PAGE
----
Rapa Nui

February 22, 2023

Since we had seen all of the historic sites, w thought we'd do a little something different, and we booked a snorkeling tour for the afternoon with Mike's Rapa Nui.  They mostly do dives, but take snorkelers out in the afternoon at 3 near the islets where the birdman competition was held.  We were on the boat with a couple from Santiago and two producers from the United States who work for Good Morning America.  They're out here getting ready as they'll be broadcasting live from Rapa Nui next week for the whole week, but wanted to do something fun after they had finished work for the day.  

Our guide, Rodrigo, shared lots of information with us on our ride out.  It was really nice to see the island from the water. The water out there is deep azure, and visibility is to almost 60 feet underwater, but there weren't really a lot of fish to see today.  We spent about 45 minutes snorkeling in a small semi-protected cove area.  We did bring the underwater camera, but didn't get really any great shots worth sharing.  On the ride back, we talked with Rodrigo more informally about life on the island and his life on the island with his partner, who's now on the mainland studying.  He talked a lot about what it was like for the two years that the island was closed during the pandemic, and how the community came together to make the island function for that long.  Interesting stuff.

We arrived back at around 5:30 and were hungry.  We stopped at a few places, but none were open for dinner yet, so we ended up going back to Oheho for dinner.  It was as good this time as it was last time.

February 21, 2023

In the morning, Stephen went this morning to the Rapa Nui Museum while Eli was virtual tutoring a friend in Spanish.  While not very extensive, it did have some really interesting information about the knowledge of navigation of the original settlers here.  He spent about 40 minutes walking through.  Around 3pm, we met up with our tour group for our final tour of the last set of sites.  Sebastian, unfortunately, wasn't our guide for this tour as there were a number of German speaking group members today, and so our guide spoke English and German.  It is interesting to hear a different perspective on what is interesting or important, but overall we much preferred Sebastian's thoughtful explanations.  We also didn't cover sites that we felt were as interesting, and overall they seemed to rehash things we had already learned about or seen.  The only really new things we saw were the quarry for the red top knots for the moai (which come from a different part of the island to achieve the red color), and the one ahu where the moai are facing to the ocean instead of inland.  This last part isn't really correct anyway, according to our guide, because the village for this ahu was inland; really the moai were just facing the village in front of them.  Besides, when you're on an island, technically everywhere direction you face you're facing the water (or have your back to the water) if you take the vista far enough.  We said goodbye to Joao, who was on this tour with us as well, but we'll see a number of our tourmates on the plane ride  back to Santiago on Thursday.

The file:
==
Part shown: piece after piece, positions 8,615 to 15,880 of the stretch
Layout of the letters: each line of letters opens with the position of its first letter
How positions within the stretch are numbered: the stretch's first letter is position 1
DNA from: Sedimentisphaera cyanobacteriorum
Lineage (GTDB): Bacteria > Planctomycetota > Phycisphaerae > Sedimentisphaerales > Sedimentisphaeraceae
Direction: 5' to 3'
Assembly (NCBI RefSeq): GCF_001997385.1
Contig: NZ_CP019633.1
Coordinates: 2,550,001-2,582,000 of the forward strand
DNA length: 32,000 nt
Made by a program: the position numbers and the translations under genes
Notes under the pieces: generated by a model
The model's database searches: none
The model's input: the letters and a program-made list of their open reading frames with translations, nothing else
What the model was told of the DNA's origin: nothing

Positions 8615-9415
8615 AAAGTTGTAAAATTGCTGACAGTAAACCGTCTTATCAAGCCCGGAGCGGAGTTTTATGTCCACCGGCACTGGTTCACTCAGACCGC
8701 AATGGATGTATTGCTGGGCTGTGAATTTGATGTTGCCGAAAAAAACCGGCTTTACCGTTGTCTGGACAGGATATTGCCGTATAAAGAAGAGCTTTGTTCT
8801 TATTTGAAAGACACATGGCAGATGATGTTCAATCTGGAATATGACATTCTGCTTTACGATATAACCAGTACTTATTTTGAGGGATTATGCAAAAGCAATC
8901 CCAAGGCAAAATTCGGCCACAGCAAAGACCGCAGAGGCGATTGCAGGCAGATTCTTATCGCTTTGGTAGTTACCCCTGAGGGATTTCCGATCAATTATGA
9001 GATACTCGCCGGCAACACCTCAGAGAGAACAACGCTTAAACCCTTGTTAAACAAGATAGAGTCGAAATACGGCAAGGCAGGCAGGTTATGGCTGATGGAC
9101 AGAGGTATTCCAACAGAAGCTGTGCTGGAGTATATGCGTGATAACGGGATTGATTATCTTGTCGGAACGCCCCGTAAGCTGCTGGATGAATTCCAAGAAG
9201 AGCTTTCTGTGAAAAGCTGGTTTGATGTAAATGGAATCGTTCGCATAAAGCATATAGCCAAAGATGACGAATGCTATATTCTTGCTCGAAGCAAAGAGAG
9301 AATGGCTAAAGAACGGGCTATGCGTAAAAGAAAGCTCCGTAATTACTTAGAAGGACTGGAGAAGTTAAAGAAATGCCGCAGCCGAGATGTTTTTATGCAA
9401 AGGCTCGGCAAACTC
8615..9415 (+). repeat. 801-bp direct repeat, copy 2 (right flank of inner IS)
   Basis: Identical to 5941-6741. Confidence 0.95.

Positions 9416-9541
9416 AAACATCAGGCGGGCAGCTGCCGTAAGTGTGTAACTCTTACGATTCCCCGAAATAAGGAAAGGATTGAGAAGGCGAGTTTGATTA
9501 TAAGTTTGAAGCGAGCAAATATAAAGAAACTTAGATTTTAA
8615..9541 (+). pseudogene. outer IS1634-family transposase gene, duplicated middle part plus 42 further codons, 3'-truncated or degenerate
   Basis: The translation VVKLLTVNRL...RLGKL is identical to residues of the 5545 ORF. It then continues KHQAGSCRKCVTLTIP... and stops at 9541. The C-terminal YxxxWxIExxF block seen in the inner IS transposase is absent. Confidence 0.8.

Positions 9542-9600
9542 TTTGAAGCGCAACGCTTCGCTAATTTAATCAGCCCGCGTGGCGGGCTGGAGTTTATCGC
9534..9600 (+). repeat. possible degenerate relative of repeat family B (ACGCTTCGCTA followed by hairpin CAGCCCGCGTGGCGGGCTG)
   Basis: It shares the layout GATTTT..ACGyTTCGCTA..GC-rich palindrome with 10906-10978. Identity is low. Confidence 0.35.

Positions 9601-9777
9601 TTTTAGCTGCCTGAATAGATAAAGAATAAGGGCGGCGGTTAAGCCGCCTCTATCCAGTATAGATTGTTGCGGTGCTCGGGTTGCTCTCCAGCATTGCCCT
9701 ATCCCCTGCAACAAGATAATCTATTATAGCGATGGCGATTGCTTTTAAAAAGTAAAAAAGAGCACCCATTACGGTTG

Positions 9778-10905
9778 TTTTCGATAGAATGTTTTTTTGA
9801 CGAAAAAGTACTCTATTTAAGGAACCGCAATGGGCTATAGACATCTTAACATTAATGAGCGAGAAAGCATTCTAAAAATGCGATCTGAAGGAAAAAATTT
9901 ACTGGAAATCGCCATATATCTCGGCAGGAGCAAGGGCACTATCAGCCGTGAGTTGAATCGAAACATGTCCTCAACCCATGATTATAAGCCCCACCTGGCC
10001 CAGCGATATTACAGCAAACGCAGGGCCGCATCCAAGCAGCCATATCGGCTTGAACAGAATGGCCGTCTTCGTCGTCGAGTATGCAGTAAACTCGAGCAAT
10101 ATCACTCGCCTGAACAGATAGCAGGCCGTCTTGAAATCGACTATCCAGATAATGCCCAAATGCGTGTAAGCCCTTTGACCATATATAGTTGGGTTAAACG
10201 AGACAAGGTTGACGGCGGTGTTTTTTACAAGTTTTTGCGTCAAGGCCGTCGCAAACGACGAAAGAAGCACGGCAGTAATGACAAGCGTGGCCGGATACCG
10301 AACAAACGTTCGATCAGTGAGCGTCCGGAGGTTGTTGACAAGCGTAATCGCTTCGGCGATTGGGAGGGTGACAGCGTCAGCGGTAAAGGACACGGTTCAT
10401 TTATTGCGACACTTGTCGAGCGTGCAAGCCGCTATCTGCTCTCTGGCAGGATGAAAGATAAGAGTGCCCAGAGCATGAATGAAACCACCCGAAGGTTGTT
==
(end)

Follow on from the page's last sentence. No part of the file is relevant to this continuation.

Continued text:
We had the tour leader drop us off at town center, and we walked to have dinner at La Kaleta.  It's really more of a bar, but they serve food... and, boy, what a view.  Literally our table was right on the water's edge.  The don't even have a printed menu, but the chef cooks up a variety of things based on what they found that day.  Today, unfortunately, there was not fish.  They were anticipating that they might get some later that evening, but one of our servers whose father is a fisherman said that the fishing has been pretty poor the last few days, and they're never quite sure what's going to come in.  In any case, the had a really interesting sounding sirloin with four cheese sauce, so we both got that.  In the meantime, they also didn't have any lemons for the pisco sours we ordered, so Eli asked Stephen to ask the couple who was sitting near us what they were drinking.  It happened to be a ramazzotti violeta, but more importantly, it opened up a wonderful conversation with Alex and Sandra.  They were here visiting from Puerto Montt, and were the most gracious and interesting couple.  We talked about travel, the island, life under the dictatorship, politics in the US, feminism.  All good stuff.  Oh, and the sirloin with four cheese sauce was AMAZING!

As we left the bar/restaurant, we did see someone come in with a swordfish catch.  They were in the midst of gutting and cleaning as we walked by.  

February 20, 2023

Today Sebastian picked us back up again for our full-day tour of the sites on the east and north of the island.  This section of the tour is more moai focused.  We toured an area that had both ruins of and recreations of what a village during the moai period would have looked like, we toured the restored ahu (platform) of moai on the eastern shore that was financed with the support of the Japanese following the tsunami in the 1960's, and we went to the quarry to see where the moai were carved and then transported to their platforms.  The quarry was amazing to see, and it was dotted with moai that never made it to their platforms; it's estimated that 1/3 never made it as they were damaged in transit or in separation from the quarry.  At the height of moai construction, there were full-time carvers who were commissioned by the villages to construct their moai.